4,855 people lined-up in the rain to see if they will be able to donate blood stem cells to 5-year-old Oscar Saxelby-Lee, who is battling Acute Lymphoblastic Leukaemia (ALL).
The little boy has already gone through chemotherapy, but his doctors need to turn to more aggressive treatments to save him. They have three months to find him a cure, and the urgent call was heard by thousands of people willing to help.
ALL is a type of cancer that affects the bone marrow. A patient will produce too many immature white blood cells called lymphocytes, and they are not able to fight infections very well. As the number of leukemia cells increases, healthy blood cells no longer have room to operate. This causes infections, anemia, and bleeding. If not treated early on, the cancer gets worse and worse. Unfortunately, it is the most common type of cancer that affects children, and it’s quite difficult to treat.
Five year old Oscar Saxelby-Lee from Worcester is being treated for an agressive form of leukaemia. His parents and his school are fundraising and looking for stem cell donors. Hear more on Breakfast with @Elliottjwebb & @toniearlybird pic.twitter.com/KmVueHGn6f— BBC H and W (@bbchw) February 13, 2019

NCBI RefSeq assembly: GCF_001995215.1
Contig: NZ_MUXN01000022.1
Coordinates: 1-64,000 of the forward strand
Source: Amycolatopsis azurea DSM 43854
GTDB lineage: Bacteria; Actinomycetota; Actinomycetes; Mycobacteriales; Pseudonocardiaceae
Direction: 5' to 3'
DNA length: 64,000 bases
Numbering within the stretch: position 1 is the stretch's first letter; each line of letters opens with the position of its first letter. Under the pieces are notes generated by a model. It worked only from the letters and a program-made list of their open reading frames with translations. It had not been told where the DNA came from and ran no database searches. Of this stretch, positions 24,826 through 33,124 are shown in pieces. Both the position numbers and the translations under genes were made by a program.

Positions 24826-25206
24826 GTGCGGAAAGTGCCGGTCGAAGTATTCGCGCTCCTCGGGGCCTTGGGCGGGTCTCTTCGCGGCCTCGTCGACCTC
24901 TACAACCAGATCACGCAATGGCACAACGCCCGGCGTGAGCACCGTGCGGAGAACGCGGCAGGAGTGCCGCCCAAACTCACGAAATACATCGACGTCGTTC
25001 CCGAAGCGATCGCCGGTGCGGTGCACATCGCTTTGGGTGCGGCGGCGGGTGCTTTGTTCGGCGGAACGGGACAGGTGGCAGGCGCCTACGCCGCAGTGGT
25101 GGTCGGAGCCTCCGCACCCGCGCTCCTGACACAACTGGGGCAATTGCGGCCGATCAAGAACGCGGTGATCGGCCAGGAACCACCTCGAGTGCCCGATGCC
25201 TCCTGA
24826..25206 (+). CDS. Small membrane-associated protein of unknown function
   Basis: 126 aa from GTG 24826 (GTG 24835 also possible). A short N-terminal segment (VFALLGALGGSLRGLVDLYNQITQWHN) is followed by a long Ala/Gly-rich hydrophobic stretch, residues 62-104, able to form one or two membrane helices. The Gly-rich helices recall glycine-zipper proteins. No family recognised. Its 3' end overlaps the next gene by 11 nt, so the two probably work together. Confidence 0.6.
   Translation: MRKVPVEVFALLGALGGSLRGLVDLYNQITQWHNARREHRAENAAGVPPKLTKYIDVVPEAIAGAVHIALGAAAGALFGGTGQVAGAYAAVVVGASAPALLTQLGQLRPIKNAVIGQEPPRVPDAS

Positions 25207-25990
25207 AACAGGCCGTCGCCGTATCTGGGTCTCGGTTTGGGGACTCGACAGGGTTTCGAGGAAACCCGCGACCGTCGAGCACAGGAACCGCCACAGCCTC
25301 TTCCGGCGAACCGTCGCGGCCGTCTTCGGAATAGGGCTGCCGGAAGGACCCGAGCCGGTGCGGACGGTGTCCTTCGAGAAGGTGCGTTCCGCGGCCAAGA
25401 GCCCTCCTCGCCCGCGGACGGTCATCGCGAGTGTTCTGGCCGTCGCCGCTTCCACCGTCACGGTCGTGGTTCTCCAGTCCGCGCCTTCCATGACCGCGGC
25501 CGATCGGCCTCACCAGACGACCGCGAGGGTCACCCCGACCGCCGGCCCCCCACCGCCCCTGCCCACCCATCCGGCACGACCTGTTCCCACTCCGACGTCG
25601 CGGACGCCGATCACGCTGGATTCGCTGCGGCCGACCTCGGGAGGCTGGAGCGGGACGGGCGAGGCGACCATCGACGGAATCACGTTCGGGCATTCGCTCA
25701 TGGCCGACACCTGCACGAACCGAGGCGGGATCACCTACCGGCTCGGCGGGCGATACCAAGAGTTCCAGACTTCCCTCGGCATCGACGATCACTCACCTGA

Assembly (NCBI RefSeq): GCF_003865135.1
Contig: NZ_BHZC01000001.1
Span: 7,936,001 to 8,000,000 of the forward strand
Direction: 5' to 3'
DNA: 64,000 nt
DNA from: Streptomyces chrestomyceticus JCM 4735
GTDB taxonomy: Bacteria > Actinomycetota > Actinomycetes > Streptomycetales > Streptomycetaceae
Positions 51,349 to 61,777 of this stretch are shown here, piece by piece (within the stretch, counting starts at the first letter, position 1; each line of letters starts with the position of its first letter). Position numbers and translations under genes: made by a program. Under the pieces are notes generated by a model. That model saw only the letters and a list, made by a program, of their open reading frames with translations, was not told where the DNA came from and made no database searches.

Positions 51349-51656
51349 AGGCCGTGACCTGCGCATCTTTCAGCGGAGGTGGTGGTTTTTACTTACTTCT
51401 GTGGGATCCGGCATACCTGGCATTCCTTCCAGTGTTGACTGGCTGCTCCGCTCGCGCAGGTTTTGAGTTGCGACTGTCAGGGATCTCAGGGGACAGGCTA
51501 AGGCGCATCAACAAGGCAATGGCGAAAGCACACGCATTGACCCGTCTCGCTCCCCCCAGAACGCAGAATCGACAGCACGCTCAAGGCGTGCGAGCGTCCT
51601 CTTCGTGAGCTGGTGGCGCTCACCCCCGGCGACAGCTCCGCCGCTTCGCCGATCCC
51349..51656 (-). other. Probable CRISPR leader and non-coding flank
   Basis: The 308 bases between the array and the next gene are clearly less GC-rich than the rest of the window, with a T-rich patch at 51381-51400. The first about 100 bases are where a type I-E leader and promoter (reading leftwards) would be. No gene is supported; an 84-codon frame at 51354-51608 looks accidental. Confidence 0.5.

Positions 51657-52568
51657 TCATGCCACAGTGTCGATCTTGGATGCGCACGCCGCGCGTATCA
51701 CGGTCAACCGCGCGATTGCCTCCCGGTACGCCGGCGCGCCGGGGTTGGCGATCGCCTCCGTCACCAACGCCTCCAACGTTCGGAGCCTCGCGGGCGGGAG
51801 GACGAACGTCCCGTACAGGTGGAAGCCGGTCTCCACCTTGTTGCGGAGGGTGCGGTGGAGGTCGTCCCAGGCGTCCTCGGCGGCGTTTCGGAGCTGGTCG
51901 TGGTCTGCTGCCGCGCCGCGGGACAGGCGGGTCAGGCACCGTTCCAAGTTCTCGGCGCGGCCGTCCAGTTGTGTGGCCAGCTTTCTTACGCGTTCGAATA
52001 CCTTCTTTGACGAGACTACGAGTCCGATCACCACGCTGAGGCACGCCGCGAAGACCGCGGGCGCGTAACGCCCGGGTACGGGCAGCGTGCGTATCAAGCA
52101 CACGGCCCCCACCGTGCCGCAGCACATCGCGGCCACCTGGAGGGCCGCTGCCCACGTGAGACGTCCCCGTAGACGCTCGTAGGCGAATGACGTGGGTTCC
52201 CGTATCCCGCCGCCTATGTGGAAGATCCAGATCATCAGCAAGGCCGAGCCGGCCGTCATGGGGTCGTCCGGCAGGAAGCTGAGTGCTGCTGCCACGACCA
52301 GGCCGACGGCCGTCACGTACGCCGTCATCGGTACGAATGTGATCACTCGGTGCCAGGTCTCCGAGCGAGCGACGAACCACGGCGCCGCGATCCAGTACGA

According to Daily Mail, Oscar was first diagnosed with ALL in December, and his family has since been scrambling to find compatible donors for blood stem cells with their “Hand in Hand for Oscar” campaign. He has already had four weeks of chemotherapy and 20 blood transfusions, but the blood stem cells are vital to his survival; they will allow his body to replace their own blood cells that were destroyed by chemotherapy. The difficulty lies in finding someone compatible, so the more candidates the better.
DKMS, the charity who will test donor swabs, said that Oscar’s donor line broke their previous record of 2,200 people. 80 volunteers took over Pitmaston Primary School, where Oscar is in a reception class, and helped handout swabs and complete donor registration forms. With the samples, doctors will try to find a donor whose blood cells are similar to Oscar’s in structure so it’s less likely that his body will reject them.
There are no words to express our heartfelt thanks and love for the thousands of amazing people who have turned up at Pitmaston Primary School this weekend. We have registered 4,855 stem cell donors. The volunteers were incredible ❤️❤️. @OliviaSaxelby @DKMS_uk @worcesternews— Pitmaston Primary (@Pitmastonschool) March 3, 2019
Throughout this process, Oscar has remained a brave and cheerful child. His smiles help his parents continually gain the strength to help him fight his disease. Oscar is a true inspiration to everyone around him, and it showed when more than 4,000 people answered the call to help save him.